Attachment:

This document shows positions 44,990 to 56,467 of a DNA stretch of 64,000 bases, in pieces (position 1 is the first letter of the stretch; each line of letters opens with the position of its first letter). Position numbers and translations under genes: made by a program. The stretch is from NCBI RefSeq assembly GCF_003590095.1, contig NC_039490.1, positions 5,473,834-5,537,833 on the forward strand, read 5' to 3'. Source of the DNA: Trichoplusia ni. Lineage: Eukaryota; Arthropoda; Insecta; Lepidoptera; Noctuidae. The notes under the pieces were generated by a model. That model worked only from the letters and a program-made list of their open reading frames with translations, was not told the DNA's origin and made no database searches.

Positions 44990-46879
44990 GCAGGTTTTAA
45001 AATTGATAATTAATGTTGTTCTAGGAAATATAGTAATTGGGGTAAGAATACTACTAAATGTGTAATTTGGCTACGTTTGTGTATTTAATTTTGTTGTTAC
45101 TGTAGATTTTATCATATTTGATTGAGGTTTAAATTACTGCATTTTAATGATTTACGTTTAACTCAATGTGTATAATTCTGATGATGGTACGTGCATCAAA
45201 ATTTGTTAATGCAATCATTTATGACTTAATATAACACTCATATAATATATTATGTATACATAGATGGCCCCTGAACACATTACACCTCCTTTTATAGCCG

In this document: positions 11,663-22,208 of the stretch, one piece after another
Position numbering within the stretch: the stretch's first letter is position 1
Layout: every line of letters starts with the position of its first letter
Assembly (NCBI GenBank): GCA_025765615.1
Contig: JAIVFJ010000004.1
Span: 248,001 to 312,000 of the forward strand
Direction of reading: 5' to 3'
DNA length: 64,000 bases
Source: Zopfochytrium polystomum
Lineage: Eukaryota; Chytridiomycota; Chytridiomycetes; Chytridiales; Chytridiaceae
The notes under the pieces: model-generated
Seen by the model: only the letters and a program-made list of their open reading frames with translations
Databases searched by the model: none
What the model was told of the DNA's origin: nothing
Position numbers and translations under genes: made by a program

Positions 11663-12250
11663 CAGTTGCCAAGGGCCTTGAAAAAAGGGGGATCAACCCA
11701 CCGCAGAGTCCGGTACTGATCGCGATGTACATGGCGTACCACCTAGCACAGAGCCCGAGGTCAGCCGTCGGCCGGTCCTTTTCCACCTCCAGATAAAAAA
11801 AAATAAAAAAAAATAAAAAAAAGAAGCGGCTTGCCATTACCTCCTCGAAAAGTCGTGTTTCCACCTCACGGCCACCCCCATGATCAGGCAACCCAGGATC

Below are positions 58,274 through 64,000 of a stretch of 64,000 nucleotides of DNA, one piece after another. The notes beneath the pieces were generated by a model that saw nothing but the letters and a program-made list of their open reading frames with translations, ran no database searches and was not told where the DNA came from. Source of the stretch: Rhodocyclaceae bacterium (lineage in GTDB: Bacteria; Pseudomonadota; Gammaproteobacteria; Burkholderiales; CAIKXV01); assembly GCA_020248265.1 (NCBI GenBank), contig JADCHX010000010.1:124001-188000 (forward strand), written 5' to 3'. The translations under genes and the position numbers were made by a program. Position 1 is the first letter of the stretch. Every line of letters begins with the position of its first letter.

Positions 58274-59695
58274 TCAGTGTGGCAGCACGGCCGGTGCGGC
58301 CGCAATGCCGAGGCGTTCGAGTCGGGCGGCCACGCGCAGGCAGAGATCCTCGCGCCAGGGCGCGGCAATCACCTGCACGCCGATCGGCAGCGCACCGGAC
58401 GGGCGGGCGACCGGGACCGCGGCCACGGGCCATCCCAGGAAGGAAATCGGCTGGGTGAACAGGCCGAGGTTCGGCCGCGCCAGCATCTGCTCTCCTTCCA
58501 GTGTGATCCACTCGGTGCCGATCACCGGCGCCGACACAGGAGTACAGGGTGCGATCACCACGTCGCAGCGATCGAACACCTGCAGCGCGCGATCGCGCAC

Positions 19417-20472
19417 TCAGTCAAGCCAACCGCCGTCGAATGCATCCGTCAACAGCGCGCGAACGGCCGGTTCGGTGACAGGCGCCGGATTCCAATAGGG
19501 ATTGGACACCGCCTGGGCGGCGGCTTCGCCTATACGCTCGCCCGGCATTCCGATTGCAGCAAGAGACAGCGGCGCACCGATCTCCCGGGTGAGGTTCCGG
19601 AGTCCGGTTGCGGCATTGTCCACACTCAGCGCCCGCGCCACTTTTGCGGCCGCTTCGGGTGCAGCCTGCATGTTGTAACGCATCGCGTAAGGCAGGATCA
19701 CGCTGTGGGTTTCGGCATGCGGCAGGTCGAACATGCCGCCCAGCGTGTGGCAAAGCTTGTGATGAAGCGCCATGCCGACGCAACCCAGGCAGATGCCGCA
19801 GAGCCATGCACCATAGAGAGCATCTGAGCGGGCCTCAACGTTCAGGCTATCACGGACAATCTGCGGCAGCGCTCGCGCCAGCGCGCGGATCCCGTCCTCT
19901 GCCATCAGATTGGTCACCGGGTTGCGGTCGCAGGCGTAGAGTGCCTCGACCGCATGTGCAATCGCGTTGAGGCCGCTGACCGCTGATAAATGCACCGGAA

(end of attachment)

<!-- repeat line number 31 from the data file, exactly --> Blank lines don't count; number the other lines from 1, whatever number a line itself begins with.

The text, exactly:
58501 GTGTGATCCACTCGGTGCCGATCACCGGCGCCGACACAGGAGTACAGGGTGCGATCACCACGTCGCAGCGATCGAACACCTGCAGCGCGCGATCGCGCAC